But alas, life goes on, and my fellow judges turn out to be an amiable lot from a few different non-pizza-industry lines of work. To agree to do this early on a bitterly cold Sunday morning—and be happy about it—takes a hardy heart and a willing gut, but all are eager for the challenge. Eyeing a pizza headed toward our table, one judge peers over the head of another and says, "That pizza has a (ton) of cheese on it, so it gets bonus points already. I think I'm going to like this work."
As we munch on and mull over the pizza, I read over the scoring instructions: 0-3 if the pie isn't appealing; 3-5 if it's nothing special; 5-8 if some qualities stand out; and 8-10 if it's a wow. Where this contest's scoring becomes unique is in the weight given several characteristics of each pizza, i.e. crust, appearance, toppings, etc. Just how those priorities are scored, said contest co-organizer Craig Peterson, will remain confidential.
"We've worked really hard over a lot of time to make this is a unique contest, to make it something we believe is fair and equitable to every contestant," Peterson says. Adding with a grin, he says, "But there's been a lot of interest from outsiders recently wanting to know how we do it, so we're keeping that to ourselves."
The parade of pizzas continues to our table and others. A moan of envy comes from a judge next to me as a particularly attractive pie goes to another table. Soon enough, however, what appears to be a good one comes our way.
"My experience is there's always one in the bunch that knocks your socks off, and there are also are some that are completely awful," says a veteran Pizza Pizzazz judge, while serving slices around the table. "When you find that good one, it makes tasting the others worth it."
His furrowed brow, however, tells me his socks are still on his feet. "I don't like the crust much, and that's important to me. The edges are fine, but it should be firmer in the middle. I do really like the toppings, though."
Runners take the pizzas from contestants and present them to the judges along with a description provided by the pizza maker. When the runner at our table says the pizza before us includes more than 30 ingredients, one judge immediately looks doubtful. She takes a bite and she grins—but not appreciatively.
"This one reminds me of when I'm cooking at home, and I don't have the right ingredients to put together something that's really good," she says, laughing at herself. "It tastes like a lot of things were just thrown together. It's too much."
"It does look festive," said another judge, admiring the pineapple pyramid at the pizza's center. "But it's just not delivering the kick I'm looking for."
A barbeque chicken pizza comes to the table and one judge leans in for a luxurious whiff. "I'm already loving this one. Let's cut it."
The lingering aroma is a good sign; every component of the pizza is perfectly balanced, the chicken toppings are perfectly cooked and the crust is a uniform crunchy golden-brown. The pie earns the highest praise thus far.
"I'm not a big fan of barbecue sauce on pizza, but that's really well done," says one judge. "I can't find anything wrong with it. It works nicely."
Peter Stern, who oversees all the activity in the exhibit hall, walks through the area to check on the judging. The smiling Stern shouts, "Hey, judges, what do you think about judging ice cream and pizza on the same day?" With stomachs filling, several men groan collectively. Yet the women appear to like the idea and Stern takes note and adds, "Why is it that the women always say yes to ice cream, but the guys roll their eyes?"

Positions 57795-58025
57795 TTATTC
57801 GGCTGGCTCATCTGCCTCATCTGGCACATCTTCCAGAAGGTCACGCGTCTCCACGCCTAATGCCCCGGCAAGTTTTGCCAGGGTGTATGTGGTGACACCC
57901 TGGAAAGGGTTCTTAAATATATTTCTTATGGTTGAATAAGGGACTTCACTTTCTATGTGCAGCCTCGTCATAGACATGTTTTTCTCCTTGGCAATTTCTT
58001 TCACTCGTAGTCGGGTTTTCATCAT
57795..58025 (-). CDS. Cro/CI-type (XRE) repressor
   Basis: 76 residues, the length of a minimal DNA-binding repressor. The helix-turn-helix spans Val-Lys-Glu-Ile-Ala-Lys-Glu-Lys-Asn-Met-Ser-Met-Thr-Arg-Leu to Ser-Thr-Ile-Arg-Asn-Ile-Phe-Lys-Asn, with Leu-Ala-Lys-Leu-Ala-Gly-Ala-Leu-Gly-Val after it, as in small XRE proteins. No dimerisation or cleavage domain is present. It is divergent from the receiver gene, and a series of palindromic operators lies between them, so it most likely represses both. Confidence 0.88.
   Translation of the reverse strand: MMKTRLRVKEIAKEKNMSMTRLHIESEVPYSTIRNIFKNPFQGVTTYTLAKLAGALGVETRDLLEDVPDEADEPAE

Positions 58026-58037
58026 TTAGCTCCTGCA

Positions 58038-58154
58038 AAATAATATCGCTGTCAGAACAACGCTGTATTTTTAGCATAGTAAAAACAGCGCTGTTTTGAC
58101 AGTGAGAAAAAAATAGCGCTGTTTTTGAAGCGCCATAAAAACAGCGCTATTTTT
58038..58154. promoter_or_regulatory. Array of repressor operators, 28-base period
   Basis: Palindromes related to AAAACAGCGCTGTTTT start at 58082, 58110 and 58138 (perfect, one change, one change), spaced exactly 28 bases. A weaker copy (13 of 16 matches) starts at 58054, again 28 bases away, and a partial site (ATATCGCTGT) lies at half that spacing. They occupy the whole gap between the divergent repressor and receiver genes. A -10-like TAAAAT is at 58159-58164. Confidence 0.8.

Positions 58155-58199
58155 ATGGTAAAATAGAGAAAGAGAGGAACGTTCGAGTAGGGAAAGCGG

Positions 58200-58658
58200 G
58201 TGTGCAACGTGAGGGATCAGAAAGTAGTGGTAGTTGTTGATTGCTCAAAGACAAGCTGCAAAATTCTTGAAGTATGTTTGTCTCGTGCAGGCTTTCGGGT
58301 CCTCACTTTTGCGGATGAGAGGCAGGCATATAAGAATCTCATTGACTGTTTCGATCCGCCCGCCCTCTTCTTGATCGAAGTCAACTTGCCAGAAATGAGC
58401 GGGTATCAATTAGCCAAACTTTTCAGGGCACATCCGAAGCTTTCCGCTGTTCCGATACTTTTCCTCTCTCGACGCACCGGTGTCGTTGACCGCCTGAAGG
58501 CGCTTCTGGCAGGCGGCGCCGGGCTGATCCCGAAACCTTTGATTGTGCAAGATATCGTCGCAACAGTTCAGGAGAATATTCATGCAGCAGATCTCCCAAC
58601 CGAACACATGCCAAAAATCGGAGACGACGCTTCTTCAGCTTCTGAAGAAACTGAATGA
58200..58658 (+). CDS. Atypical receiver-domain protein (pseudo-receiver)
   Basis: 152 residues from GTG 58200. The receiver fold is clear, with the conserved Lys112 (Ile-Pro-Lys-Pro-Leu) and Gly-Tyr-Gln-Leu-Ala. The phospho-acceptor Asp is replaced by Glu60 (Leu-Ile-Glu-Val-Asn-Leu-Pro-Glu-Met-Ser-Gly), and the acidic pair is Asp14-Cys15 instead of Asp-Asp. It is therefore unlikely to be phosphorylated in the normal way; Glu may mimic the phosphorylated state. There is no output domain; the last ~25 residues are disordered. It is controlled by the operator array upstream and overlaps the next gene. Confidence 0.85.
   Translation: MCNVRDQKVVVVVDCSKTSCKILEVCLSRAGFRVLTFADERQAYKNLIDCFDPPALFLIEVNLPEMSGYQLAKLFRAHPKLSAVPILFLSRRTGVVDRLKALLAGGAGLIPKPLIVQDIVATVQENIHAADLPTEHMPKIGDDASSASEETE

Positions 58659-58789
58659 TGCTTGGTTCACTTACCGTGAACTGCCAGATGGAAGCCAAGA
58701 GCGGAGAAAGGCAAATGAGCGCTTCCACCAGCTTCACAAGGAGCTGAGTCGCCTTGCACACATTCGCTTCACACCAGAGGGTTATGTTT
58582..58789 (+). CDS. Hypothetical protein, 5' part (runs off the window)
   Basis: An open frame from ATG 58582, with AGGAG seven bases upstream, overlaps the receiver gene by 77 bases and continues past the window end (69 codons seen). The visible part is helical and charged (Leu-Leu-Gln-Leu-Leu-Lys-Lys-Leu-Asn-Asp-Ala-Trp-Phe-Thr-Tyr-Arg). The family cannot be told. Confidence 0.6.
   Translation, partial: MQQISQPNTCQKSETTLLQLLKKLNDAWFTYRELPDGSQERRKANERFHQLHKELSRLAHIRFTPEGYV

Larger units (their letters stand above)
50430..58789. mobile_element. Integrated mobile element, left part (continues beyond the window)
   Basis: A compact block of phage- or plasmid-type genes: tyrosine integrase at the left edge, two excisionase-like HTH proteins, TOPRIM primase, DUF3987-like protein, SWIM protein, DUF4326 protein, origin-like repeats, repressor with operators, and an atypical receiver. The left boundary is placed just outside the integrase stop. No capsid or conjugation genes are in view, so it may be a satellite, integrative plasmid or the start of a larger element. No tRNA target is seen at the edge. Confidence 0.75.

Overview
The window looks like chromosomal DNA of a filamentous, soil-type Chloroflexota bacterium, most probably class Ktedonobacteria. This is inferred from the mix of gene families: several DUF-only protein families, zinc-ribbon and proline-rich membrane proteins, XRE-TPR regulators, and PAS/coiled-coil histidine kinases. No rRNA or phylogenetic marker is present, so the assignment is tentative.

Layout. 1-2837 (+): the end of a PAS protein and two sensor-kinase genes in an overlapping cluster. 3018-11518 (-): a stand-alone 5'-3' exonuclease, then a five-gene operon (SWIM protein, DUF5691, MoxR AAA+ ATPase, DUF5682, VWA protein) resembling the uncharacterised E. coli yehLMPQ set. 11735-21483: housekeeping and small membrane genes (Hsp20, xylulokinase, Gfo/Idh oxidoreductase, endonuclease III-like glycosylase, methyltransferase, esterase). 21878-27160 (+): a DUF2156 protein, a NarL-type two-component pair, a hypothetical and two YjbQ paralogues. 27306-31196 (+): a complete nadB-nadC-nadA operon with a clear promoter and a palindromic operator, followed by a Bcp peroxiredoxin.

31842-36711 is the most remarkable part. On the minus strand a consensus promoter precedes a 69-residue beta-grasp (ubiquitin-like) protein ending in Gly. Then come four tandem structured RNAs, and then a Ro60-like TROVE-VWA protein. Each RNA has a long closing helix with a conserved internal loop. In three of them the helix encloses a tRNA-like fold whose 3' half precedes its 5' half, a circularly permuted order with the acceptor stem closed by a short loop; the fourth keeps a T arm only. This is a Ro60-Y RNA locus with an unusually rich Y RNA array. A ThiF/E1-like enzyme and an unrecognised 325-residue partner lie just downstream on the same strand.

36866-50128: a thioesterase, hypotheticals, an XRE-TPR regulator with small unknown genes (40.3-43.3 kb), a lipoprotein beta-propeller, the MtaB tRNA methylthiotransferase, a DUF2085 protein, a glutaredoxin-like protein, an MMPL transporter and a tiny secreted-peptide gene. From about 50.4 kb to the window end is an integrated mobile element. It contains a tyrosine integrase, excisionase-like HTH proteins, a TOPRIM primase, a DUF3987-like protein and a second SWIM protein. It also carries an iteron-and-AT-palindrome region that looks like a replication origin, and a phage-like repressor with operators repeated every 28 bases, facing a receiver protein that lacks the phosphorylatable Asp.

One female judge responds, "Next year we'll do pizza one day, ice cream the next and NutriSystem the next," gets a laugh from the group.
As the laughter dies, a pizza topped with steak, coleslaw and french fries comes to the table and elicits astonished looks. One judge says, "What the hell is that? Cole slaw? That's insane."
And then she tastes it. And likes it. Within 60 seconds she's pitching the pizza to other judges, telling them they're missing out if they don't try it.
"I know it looks weird, but it's great," she tells them. "It's got a nice little kick to it."
A judge next
A judge listens as a runner explains the ingredients on one of the five finalist's pizzas.
"There are so many elements here that everything has to be done correctly," he says. "Like the fries, they have to be right on. If there's one element that doesn't work, it will probably mess the whole thing up. And when you're busy, it's probably hard not to mess up at least one thing."
Two hours have passed and the preliminary round is finished. With the show underway and several other duties to attend to, I excuse myself from judging the five finalists. But as I turn to leave, a contest volunteer approaches to tell me he loved my pizza. I thank him but say I was disappointed in it, "the crust was soft and that the toppings were cold... ," but he's not listening.
"Man, that was good," he says. "I really liked the apricots and the gorgonzola. What a cool combination."
Not feeling like a total flop, I thank him and walk away.
A day later, Tod Priest, who organizes Pizza Pizzazz with Peterson, approaches me and asks if my pizza was the one with apricots. I tell him it was, and he tells me how he took the remainder of the pie home and ate it with his family—cold, straight out of the box.
"You didn't reheat it? Even in the toaster oven?"
"No, we just dove in. We were hungry."
"But wasn't the crust kind of soggy?"
"Didn't bother me. I was interested in the other stuff."
I tell him I can give him the recipe if he's interested, and he cuts me off.
"No, no, don't tell me, I want to see if I can rip it off for myself," he says, smiling.
I tell him to go for it, that I can't take the credit for the pizza since a chef friend of mine made a similar version for me years ago. I just adapted his idea to my crust.
Priest asks where I finished, and I pull the score sheets from my pocket. I admit I wasn't all that eager to look.
"Fifteenth out of 38," he says.
"Really?" I say, and he counts again.
"Yeah, 15th place. You did pretty good for your first time."